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According to a new report from the Asia Maritime Transparency Initiative at the Center for Strategic and International Studies (CSIS), new satellite images make it clear that China’ most destructive fishing vessels — their clam harvesting fleet – has returned to the South China Sea in force over the last six months and are again destroying pristine coral reefs and harming important fish habitat.
These fleets, which are typically comprised of dozens of small fishing vessels accompanied by a handful of larger “motherships,” destroy vast swaths of coral reef in order to extract endangered giant clams that are up to four feet in diameter.
The clamshells are then transported back to China where they are sold for thousands of dollars each in the market for jewelry and statuary.
These Chinese vessels had been largely absent from 2016-2018, but in the last year satellite imagery has shown these fleets operating frequently at Scarborough Shoal and throughout the Paracels, including at Bombay Reef — areas where there is already tension among many of the neighboring nations and China.
Chinese clam harvesters severely damaged or destroyed at least 28 reefs covering 50,000 acres across the South China Sea between 2012-2015, according to CSIS. Typically, in order to extract the Giant Clams from within the reefs, poachers anchor their boats and then drag the reinforced props of their outboard motors across the reef surface to break up the coral, after which the clams can be easily lifted out, destroying the reef.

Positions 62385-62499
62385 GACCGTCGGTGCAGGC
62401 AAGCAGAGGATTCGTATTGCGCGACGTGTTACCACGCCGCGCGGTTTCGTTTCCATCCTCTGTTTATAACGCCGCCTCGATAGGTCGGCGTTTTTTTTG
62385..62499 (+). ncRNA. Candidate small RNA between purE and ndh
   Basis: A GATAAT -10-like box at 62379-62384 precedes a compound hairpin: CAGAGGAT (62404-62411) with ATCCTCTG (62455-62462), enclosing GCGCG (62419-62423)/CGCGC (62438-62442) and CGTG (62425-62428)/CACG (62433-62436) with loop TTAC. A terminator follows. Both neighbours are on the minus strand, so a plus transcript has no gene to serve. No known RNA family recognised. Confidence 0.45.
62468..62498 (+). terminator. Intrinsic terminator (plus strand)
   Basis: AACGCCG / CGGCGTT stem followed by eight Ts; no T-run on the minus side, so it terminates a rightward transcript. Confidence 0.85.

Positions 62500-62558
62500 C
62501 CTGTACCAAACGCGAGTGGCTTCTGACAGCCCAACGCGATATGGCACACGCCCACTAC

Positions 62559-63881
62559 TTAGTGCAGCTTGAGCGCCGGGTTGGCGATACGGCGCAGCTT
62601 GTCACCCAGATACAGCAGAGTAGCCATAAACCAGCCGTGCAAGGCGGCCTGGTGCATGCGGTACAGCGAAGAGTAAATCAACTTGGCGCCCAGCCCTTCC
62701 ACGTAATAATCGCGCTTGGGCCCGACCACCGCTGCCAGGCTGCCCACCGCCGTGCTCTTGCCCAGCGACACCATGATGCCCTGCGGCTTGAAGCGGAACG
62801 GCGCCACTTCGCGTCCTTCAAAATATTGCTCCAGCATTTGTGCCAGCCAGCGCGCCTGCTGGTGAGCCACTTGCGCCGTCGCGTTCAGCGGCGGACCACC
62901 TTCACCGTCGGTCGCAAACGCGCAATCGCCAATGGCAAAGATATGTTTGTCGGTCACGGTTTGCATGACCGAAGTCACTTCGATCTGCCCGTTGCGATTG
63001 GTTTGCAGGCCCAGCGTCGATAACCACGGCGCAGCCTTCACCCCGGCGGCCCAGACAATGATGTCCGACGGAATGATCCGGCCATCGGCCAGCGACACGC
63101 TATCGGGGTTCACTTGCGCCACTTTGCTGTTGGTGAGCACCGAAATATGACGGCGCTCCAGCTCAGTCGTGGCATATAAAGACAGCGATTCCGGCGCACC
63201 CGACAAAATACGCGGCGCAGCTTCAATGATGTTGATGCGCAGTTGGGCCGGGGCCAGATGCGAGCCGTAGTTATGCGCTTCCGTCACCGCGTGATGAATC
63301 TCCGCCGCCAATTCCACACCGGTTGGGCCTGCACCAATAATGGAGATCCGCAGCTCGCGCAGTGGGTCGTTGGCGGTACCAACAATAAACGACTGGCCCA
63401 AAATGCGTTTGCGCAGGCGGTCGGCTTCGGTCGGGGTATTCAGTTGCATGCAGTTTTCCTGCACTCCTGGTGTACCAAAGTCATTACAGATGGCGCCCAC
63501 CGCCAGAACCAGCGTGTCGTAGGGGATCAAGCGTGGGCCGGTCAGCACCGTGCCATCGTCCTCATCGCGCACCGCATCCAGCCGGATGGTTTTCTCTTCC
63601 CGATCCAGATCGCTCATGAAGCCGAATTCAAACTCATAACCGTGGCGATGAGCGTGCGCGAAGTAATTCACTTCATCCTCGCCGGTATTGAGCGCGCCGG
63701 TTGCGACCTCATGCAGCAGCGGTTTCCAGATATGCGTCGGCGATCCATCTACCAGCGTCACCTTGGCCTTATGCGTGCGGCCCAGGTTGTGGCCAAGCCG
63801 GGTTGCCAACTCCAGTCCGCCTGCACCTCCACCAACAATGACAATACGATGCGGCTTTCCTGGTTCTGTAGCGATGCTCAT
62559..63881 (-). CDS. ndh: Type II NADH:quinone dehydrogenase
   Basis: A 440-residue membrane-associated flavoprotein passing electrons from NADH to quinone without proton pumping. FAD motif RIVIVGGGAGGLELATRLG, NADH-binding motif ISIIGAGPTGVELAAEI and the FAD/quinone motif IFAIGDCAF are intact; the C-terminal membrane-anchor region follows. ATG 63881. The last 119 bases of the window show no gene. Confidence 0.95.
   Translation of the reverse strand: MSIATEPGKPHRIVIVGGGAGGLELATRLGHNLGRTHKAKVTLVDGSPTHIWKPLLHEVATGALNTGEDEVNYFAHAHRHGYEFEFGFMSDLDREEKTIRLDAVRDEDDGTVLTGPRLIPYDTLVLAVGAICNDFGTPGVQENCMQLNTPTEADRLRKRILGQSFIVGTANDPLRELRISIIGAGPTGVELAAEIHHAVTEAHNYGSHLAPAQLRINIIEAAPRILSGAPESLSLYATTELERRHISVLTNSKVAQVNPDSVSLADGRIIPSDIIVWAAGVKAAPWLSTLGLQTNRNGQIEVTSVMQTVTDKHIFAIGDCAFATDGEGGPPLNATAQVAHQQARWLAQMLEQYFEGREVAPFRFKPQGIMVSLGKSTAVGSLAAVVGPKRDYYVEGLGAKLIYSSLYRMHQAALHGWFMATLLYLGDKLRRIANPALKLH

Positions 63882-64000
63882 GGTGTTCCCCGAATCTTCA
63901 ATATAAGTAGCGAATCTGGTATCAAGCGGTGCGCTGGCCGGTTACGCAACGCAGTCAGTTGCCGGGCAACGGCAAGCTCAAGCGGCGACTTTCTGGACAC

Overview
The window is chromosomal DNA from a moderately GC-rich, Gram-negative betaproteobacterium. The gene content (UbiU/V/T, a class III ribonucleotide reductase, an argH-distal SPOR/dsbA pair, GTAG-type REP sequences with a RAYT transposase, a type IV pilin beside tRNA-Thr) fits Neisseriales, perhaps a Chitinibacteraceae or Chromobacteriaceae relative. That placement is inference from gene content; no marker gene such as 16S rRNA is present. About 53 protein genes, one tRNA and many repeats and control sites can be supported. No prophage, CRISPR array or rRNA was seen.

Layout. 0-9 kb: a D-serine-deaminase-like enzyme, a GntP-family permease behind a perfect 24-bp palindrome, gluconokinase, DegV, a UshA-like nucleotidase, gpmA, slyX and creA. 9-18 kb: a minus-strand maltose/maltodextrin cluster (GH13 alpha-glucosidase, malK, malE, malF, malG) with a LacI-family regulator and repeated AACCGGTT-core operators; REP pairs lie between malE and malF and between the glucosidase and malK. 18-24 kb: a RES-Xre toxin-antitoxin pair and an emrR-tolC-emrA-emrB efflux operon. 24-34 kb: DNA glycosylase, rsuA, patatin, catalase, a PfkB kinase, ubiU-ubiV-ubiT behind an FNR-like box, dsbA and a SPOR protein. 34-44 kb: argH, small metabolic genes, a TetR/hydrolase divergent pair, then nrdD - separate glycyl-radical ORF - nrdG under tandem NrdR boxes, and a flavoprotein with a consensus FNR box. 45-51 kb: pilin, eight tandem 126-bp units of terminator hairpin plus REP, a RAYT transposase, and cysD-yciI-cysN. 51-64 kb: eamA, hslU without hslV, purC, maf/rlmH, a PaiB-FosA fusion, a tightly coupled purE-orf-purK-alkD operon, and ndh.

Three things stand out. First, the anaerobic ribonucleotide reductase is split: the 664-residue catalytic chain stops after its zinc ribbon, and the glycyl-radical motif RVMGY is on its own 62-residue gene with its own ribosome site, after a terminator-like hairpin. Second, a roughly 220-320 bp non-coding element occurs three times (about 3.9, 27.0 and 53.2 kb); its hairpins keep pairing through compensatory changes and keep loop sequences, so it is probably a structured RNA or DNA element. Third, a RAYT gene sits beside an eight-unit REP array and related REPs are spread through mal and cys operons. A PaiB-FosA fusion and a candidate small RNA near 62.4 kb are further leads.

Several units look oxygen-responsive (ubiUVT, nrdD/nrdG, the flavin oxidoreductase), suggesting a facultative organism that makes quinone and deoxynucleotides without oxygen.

Why This Matters: The Chinese fleet’s destructive clam harvests are illegal under international law — they have already been found to be in violation of the Law of the Sea Treaty in a case brought against them by the Philippine government, who claimed that these are their fishing grounds. Worse yet, this area is extremely contentious — it is home to major shipping lanes with three times more ships passing through than the Panama Canal, and fisheries that account for more than a tenth of all the fish caught in the world. According to Greg Poling of CSIS, “when Secretary of State Mike Pompeo visited Manila after the failed Hanoi summit with North Korea a couple of months ago, he clarified exactly this point that a Chinese attack on Filipino assets in disputed waters would fall under that obligation for the U.S. to respond.”
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It’s about time we had a conversation about the birds and the bees…or in this case, the otters and the seagrass. A new study found that the ecological relationship between sea otters and the seagrass fields where they make their home is spurring the rapid reproduction of the plants. Otters dig up about 5% of […]
By Amy Lupica, ODP Daily Editor An abandoned oil tanker off the coast of Yemen is deteriorating rapidly, and experts say that a hull breach could have far-reaching environmental impacts and threaten millions of people’s access to food and water supplies. The FSO SAFER tanker holds 1.1 million barrels of oil — more than four […]
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